Shoot: Reflectors to Add Extra Pop


One-Light Portrait Photography


Lesson Info

Shoot: Reflectors to Add Extra Pop

I'm gonna have you stand back here so you're not so much reflecting on his face, but almost creating a little bit of a rim light. Yup. So keeping that, as long as we keep it from the subject and behind, so as long as this is clear the light won't affect his face as much. And we'll get a nice rim light. John I'ma have you turn it just a little bit more this way so it's not in frame. Perfect, thank you. Alright... Head out this way more with your nose, eyes to camera. Chin up a tiny bit... 1, 2, 3. (camera snaps) And look at that, you can see it on his neck especially, and ear, we're even creating a little bit of a second catch light there. But just going from there, to there, look at his shoulder, creating that separation. Again, we didn't add a second light, we just added a silver reflector. So it's just something different you can do. There is a little bit of a distracting catch light in his eye, if you notice that. See that one? So what we can do there, move back, yep, John will just...

move back a little bit. Even further... Right there, perfect. Angle it towards Joe just a little bit. Alright, 1... 2, 3. (camera snaps) I might of got a little of background, but it doesn't matter, because it's black. So here we go, that looks really cool. You can just see a hint of rim light. If you look at his ear, look at here, the ear that's in shadow, versus here. It's just a hint. If you wanna move closer with your reflector, and you can do more. But that's basically, yup... We've got a question from online. Yeah Chinder says, "When would you use a white reflector?" "When would you use a silver reflector"? Okay Does one throw harder light? Yeah! So exactly. It's the same thing of when you would use a white umbrella versus silver. When you need more specularity and a little more pop from your reflector, use the silver side, because it's going to reflect a greater amount of light, than if you use the white side. Similar to if you're someone who uses natural light, and you're out shooting in white open sun, a lot of times you use the white side of your reflector, but if you're in open shade you might use the silver side, because you're trying to pull a little more light off that reflector, and put it back onto your subject. So, it just depends on what you're going for, but yeah, that's a good question. Any other questions here? So, with the beauty dish... Yes. There was no orange light before the flash... Not orange light, the... Day light... Oh the modeling light? Yeah the modeling light. Yeah, that won't affect anything at all with the shot. That'll only... If we didn't have any of these lights on, the only reason I would have that on is to be able to focus. That modeling light is so dim and it goes off when you hit the flash that it won't affect the shot at all.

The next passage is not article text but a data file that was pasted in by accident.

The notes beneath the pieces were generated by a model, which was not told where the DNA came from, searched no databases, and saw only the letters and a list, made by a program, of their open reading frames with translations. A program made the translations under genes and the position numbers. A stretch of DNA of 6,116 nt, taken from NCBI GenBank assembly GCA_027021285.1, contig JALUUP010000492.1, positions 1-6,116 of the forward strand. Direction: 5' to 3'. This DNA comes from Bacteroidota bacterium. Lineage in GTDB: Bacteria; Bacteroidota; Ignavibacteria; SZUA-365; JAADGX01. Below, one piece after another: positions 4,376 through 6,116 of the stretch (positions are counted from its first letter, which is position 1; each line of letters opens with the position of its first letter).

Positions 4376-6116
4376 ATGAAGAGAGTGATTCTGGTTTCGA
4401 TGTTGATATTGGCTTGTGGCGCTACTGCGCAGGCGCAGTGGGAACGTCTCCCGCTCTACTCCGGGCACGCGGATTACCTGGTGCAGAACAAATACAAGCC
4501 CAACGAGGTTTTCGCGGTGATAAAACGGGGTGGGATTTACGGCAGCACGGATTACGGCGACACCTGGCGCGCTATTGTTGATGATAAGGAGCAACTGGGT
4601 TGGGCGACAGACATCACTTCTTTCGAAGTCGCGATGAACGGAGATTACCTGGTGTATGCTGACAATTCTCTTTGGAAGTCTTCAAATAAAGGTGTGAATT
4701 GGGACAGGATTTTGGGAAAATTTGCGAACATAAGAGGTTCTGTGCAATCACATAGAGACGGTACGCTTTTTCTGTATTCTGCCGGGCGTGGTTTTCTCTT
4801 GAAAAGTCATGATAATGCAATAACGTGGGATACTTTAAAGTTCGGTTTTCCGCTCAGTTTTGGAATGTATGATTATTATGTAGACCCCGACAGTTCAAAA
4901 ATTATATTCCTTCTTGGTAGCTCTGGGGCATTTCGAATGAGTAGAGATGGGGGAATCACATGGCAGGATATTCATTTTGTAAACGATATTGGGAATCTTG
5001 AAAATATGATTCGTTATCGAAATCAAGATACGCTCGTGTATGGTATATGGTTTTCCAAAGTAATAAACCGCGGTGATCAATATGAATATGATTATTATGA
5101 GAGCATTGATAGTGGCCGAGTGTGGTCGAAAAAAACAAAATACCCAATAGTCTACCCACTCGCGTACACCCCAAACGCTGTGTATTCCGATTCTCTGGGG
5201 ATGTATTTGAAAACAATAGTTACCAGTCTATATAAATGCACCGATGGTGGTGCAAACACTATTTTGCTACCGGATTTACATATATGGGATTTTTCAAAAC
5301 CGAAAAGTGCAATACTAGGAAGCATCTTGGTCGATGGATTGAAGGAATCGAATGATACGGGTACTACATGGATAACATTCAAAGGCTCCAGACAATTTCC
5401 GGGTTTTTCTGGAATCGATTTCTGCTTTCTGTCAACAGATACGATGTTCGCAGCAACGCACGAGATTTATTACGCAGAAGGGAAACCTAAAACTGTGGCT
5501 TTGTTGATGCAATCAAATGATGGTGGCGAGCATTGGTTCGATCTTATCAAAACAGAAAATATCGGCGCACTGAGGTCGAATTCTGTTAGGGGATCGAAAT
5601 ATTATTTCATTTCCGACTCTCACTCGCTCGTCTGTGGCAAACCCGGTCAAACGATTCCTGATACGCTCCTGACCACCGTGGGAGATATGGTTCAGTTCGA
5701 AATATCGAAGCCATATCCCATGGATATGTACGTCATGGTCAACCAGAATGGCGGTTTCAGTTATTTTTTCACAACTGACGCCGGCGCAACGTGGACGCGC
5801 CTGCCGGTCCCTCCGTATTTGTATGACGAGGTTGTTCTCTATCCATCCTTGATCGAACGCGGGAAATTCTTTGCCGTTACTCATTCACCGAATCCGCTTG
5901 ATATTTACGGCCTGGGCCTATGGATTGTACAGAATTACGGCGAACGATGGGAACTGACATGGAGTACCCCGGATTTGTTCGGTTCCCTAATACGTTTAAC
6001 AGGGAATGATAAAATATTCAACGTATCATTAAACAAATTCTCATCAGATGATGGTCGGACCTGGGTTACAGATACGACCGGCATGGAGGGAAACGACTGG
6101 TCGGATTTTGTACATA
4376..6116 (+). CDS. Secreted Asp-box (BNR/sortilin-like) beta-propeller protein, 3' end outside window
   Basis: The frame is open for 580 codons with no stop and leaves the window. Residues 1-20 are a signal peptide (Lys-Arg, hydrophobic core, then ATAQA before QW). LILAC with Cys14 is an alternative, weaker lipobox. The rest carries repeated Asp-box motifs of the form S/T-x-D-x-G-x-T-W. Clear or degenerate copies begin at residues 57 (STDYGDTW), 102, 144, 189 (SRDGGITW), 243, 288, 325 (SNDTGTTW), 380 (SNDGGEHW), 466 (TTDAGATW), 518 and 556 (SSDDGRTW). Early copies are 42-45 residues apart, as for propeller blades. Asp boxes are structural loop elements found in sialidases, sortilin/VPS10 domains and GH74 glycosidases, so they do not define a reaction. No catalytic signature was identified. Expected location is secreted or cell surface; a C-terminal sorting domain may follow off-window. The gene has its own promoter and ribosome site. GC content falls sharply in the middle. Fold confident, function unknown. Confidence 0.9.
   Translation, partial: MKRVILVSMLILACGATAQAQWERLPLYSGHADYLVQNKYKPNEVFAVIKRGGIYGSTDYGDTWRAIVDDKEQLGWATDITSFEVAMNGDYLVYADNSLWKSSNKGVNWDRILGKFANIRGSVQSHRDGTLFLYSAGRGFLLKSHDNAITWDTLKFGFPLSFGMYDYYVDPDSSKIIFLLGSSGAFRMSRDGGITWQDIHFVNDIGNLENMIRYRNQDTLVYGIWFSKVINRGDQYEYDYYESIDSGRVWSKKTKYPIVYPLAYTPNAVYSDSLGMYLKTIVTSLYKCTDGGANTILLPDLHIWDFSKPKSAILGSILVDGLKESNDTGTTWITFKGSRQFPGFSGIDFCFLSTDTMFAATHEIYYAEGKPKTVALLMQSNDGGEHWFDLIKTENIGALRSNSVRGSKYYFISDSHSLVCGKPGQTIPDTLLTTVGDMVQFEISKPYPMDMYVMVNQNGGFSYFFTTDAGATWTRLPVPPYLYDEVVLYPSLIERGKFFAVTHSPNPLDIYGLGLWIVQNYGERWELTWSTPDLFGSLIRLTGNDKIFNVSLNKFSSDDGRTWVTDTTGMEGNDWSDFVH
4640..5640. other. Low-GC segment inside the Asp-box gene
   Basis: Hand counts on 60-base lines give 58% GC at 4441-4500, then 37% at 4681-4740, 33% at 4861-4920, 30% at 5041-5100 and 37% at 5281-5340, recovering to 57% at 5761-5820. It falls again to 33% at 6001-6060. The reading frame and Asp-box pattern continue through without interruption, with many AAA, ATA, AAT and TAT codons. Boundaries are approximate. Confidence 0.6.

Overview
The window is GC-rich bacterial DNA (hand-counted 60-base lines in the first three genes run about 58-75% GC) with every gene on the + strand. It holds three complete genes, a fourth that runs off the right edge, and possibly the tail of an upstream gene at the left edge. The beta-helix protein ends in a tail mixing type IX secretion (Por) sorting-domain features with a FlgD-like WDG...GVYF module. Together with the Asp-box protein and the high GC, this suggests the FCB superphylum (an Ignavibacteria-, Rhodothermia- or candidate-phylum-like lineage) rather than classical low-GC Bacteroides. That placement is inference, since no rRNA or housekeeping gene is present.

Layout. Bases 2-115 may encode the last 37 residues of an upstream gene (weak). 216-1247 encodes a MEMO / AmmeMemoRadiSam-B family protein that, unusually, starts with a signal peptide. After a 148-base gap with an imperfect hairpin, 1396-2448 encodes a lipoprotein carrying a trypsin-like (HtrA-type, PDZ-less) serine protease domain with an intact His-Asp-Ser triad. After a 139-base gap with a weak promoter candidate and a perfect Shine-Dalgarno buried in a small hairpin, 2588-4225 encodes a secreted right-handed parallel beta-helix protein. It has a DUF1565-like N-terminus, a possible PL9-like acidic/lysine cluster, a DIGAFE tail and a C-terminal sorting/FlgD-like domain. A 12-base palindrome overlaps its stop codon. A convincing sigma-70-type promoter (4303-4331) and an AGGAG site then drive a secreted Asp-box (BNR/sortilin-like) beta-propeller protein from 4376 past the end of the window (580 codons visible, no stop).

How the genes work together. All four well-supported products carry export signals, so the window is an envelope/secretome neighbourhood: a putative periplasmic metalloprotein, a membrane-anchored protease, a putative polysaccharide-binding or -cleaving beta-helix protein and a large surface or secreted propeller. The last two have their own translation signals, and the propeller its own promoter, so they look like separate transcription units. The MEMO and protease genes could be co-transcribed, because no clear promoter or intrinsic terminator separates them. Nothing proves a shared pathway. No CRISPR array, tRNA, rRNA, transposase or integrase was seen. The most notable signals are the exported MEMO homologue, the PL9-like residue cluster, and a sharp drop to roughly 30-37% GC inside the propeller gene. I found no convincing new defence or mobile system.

Class Description

It's amazing what you can create with just one studio strobe. Editorial and Award-Winning photographer Dan Brouillette shows how to get amazing and different lighting with the simplest of gear. Whether on-location, or in the studio, he'll use one-light in a variety of different ways to create everything from soft and pretty looks to hard, edgy portraits. While taking advantage of a number of different lighting modifiers, and utilizing just one strobe- you'll have a strong studio on the go for your portrait photography. 


Omar Costa

Very nicely explained! Thank you for all the tips!

A.C. Photog

If you are beginner, this class is for you. It would help you understand different lights and modifiers.

Jennifer Schoenegge